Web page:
As 170 people sat down to dinner, I breathed a sigh of relief: The conference was going well. Running it was part of my job as a university program manager, working on a project to boost biotech collaborations between academia and industry. When I started in the role a few years earlier, I thought that maybe, after years of career exploration, I had finally found the right job for me. But at the conference, I found myself wondering whether that was really what I wanted from my career. I’m a scientist, not an event planner—but I had been too busy organizing the conference to appreciate the research being discussed. Was it time for yet another change?
I had always thought that you were supposed to find the ideal job, one that ticked all the boxes. So, after my Ph.D., that’s what I went looking for.
I started off as a lab scientist. But after two postdoc positions, I discovered that the highly focused nature of lab work wasn’t for me. My next job was at a pharmaceutical company—conducting literature searches, compiling newsletters, and gathering information about the company’s competitors. I enjoyed the work, which allowed me to stay close to research and interact with a variety of people. But I was only offered a short-term contract, so after a year I had to move on. I then became a scientific journal editor. I loved the breadth of science that I was exposed to, but the job required a lengthy commute. So, I made another dramatic change and moved back to the ivory tower for my current job.
It had become a pattern: I spent a few years in each role only to find that it wasn’t quite the right fit, then moved on to try something else. In this process I built up a lot of great experience and expertise in a variety of sectors, but I felt that I’d had a series of jobs rather than a career that was moving forward in the way I wanted. I also realized that maybe I was searching for something that didn’t exist.
Organizing that conference was a turning point. Although I loved the buzz I got from running a successful event, I could not deny that parts of my work were unfulfilling. But instead of moving on again, I began to think about creative ways to add the scientific stimulation I sought to my work life. I needed a way to dip into different areas of research while keeping my “regular” job. With my knowledge of the pharmaceutical and biotech industries and my experience as an editor, I realized I had the skill set to do that through freelance science writing, such as news articles for journals and blogs and reports for industry.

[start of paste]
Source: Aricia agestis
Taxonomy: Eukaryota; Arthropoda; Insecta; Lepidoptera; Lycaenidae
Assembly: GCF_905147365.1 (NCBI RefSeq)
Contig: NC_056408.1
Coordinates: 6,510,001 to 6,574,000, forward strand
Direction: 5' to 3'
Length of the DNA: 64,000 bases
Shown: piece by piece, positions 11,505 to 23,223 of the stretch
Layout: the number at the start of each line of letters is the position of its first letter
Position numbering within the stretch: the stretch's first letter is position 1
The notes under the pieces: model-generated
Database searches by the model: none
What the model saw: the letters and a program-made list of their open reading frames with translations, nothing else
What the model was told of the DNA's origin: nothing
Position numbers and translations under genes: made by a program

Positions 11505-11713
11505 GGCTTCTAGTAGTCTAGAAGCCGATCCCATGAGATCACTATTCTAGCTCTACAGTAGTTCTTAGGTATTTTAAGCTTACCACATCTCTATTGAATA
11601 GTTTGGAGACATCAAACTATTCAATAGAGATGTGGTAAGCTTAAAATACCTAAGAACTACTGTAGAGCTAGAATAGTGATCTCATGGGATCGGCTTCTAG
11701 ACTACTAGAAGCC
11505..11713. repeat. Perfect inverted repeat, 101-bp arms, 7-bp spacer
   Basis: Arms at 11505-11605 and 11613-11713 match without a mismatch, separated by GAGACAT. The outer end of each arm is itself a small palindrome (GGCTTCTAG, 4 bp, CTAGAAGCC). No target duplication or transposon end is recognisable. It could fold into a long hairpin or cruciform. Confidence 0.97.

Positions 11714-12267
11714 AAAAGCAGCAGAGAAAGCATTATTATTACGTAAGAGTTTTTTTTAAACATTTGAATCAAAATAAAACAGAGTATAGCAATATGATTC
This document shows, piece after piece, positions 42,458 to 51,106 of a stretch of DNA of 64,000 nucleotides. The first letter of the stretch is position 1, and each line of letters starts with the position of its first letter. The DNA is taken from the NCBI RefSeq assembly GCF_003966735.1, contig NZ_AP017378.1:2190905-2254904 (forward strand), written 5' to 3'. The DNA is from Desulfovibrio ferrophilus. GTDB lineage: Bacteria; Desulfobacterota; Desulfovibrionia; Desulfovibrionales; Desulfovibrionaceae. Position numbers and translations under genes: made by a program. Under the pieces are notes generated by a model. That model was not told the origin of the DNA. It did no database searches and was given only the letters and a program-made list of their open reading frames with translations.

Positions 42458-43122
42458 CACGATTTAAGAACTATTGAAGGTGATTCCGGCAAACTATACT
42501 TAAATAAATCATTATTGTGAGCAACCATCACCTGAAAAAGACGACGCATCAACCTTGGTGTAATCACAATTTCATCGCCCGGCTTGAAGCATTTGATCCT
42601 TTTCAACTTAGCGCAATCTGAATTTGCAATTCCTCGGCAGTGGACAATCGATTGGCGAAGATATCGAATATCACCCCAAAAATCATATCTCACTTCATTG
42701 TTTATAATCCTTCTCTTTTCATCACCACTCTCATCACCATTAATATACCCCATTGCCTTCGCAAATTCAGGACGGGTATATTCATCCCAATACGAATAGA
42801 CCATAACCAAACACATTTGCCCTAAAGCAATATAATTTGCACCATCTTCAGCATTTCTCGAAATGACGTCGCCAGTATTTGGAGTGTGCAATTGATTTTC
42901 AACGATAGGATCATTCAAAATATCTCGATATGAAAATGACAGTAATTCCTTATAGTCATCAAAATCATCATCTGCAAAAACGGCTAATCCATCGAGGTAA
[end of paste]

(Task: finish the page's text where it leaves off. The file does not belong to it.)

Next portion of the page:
I spent a few years in each role only to find that it wasn’t quite the right fit.
I put out some feelers to former colleagues from my days as a journal editor and was encouraged by their positive responses. It seemed that this might actually work—if I could find the time to balance it with my staff job. I wanted to dedicate sufficient time to writing, and I felt I could do my university job on a less than full-time schedule.
I waited until the time felt right to broach the topic of reducing my work hours with my manager. The opportunity came when an informal conversation on the train turned to the next phase of the project I managed. I used this as a hook for describing how my job responsibilities could be managed in fewer hours—I proposed 80% time—and my vision for my future. He agreed before I even completed my prepared pitch, I think largely because he respected that I was taking the initiative to manage my own career. In a happy coincidence, my first freelance assignment landed in my inbox on my first day of reduced hours.
For the last year, I have been a university program manager-slash-freelance writer, and I’ve never been happier. Working out what kind of freelance work to take on—and just as important, turn down—so that I can weave the two roles together has been a bit tricky at times. I recently reduced my university hours to about half time to make it work. But I finally feel I have a career that is tailored to my needs. It took me a while to get here, but I’ve realized that a career doesn’t need to be “off the shelf.” Jobs can be mixed and matched to get to one that fits.